Food & Drinks

‘You don’t have to be a master chef’

Interview: Valérie Jost Photos: Joni Hedinger / Nicole Giger

Nicole Giger describes her website Mags Frisch as a ‘food blog with a generous helping of literature’. The 33-year-old from Zurich has now published her first cookbook: in Ferrante, Frisch & Fenchelkraut [Ferrante, Frisch & Fennel] you will discover new recipes from all over the world – as well as plenty of stories. We spoke to Nicole about her book, blog and Max Frisch.

You named your blog after Max Frisch. What is it that you like so much about him?

He explored the major topics of life, prejudice, racism, ageing and death. I find that fascinating. And he was also from Zurich and a leftie – so we have that in common! Gastronomically speaking, he was known to frequent the Odeon and Kronenhalle, where he undoubtedly would have eaten Zürcher Geschnetzeltes, traditional sliced veal Zurich style. Given that he lived in Ticino towards the end of his life, I can imagine that he would have enjoyed polenta and red wine too.


How did you come up with the idea for Mags Frisch?

Having spent a lot of time reading blogs and browsing Pinterest myself, I came to a point where I was ready to do something too. I wanted it to be a bit different from classic food blogs, however, as there were already many of those about, and there are even more nowadays. It was clear to me that the focus should be on the texts – I have a writing background and that is where I excel. Having said that, I’m also a pretty good self-taught photographer. I took the photos for the book myself.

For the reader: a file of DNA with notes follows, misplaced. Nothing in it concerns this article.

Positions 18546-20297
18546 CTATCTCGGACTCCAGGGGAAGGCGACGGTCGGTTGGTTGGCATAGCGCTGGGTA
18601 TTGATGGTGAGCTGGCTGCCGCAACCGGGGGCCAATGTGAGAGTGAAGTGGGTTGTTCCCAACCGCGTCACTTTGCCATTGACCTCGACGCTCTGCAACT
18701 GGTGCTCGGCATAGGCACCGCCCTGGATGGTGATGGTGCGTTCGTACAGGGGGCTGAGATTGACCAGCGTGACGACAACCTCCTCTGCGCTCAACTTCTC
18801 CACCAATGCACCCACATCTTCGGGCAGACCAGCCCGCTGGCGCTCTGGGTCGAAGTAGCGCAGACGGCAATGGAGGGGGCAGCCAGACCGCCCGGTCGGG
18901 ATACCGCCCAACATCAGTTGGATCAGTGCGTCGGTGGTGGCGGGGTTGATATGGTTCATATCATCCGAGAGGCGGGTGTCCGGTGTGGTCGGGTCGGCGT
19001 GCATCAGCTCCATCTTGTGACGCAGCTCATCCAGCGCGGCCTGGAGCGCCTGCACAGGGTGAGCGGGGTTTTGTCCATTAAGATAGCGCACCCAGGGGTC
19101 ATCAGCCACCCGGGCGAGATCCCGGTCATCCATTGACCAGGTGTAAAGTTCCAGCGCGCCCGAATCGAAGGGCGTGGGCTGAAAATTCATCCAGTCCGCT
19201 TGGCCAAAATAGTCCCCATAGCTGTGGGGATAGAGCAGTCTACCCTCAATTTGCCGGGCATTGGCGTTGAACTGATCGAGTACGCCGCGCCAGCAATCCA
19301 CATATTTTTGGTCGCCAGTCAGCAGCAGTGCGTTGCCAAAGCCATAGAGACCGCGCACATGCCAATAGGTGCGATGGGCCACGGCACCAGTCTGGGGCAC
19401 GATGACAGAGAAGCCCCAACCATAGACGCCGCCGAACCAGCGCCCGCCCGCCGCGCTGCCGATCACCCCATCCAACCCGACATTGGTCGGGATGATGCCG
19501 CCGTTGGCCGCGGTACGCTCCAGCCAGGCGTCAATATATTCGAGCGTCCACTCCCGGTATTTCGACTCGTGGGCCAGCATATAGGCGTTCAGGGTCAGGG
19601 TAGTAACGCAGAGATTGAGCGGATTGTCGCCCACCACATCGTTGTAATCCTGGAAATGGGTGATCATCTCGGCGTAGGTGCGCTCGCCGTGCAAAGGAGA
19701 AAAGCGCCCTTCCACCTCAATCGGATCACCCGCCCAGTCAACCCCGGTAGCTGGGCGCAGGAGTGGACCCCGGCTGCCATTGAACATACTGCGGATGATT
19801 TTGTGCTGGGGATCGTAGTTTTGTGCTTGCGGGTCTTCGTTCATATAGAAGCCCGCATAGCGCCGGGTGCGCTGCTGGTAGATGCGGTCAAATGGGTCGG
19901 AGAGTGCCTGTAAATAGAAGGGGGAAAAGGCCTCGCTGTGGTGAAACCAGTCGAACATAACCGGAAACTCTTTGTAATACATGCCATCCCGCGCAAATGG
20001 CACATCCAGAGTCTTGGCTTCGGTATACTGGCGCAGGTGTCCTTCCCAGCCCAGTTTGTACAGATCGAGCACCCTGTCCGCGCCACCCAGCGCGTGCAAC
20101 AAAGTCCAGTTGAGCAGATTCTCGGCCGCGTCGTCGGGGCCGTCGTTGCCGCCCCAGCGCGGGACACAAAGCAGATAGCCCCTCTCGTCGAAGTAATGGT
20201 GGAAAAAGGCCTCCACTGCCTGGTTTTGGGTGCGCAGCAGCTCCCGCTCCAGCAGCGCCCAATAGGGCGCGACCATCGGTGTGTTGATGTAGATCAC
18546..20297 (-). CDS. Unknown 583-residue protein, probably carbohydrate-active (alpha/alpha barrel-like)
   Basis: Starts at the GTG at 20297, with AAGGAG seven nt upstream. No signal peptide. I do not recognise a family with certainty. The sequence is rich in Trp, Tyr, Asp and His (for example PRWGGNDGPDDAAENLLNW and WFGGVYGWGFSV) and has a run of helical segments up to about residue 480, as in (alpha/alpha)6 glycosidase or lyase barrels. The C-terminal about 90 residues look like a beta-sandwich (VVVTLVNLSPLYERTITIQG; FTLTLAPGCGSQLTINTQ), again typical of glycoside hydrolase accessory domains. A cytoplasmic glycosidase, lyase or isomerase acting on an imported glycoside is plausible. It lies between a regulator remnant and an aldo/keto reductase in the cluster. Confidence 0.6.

Would you call yourself an influencer?

That’s a difficult question. I can’t give you a definitive answer. For example, one thing I almost never do is pose in pictures. I just don’t need to. But I do earn money from conventional influencer jobs. By that I mean I’ll highlight a product that features in one of my recipes and make it clear that it’s promotional content. However, if something doesn’t resonate with me, I’ll turn the job down. Having multiple income streams allows me to do that.

‘In my eyes, book writing has always been the ultimate discipline.’

Who is your literary food blog aimed at?

Everyone! You have to be interested in food, but you don’t have to be a master chef to read my blog, as it’s designed to be informative and entertaining too. With other blogs, a willingness to try out the recipes is more important than with mine, as they often make up most of the content.


How did you go from blogging to writing a book?

In my eyes, book writing has always been the ultimate discipline. I studied German language and literature; I love reading, and to me, a book is something precious. I wouldn’t have ever thought of writing one myself, though. The publisher AT Verlag approached me with the idea, probably because I’m so comfortable in this niche between literature and cooking. And it wasn’t an opportunity I was going to pass up!

‘The book is for people who want to know more than how much flour goes into a cake.’

How is your book different from other cookbooks?

In the book, as with the blog, you won’t just find recipes, but stories inspired by them. This could include background information on far-off countries and cultures, on dishes and the ways in which they are prepared, or relevant literature. The book only features new recipes and texts, as I didn’t want to just reuse the content in my blog. It needs to offer something extra to loyal fans too.

Is the book also suitable for literature novices?

Definitely! The literature is accessible and very appealing, even if you’re not particularly well versed in the likes of Goethe. The book is primarily for people who want to know a bit more than how much flour and butter goes into their cakes. It’s ideal for anyone with an interest in food, other cultures and anecdotes from the world of literature.


Published by AT Verlag, Ferrante, Frisch & Fenchelkraut is now available from all good Swiss bookshops.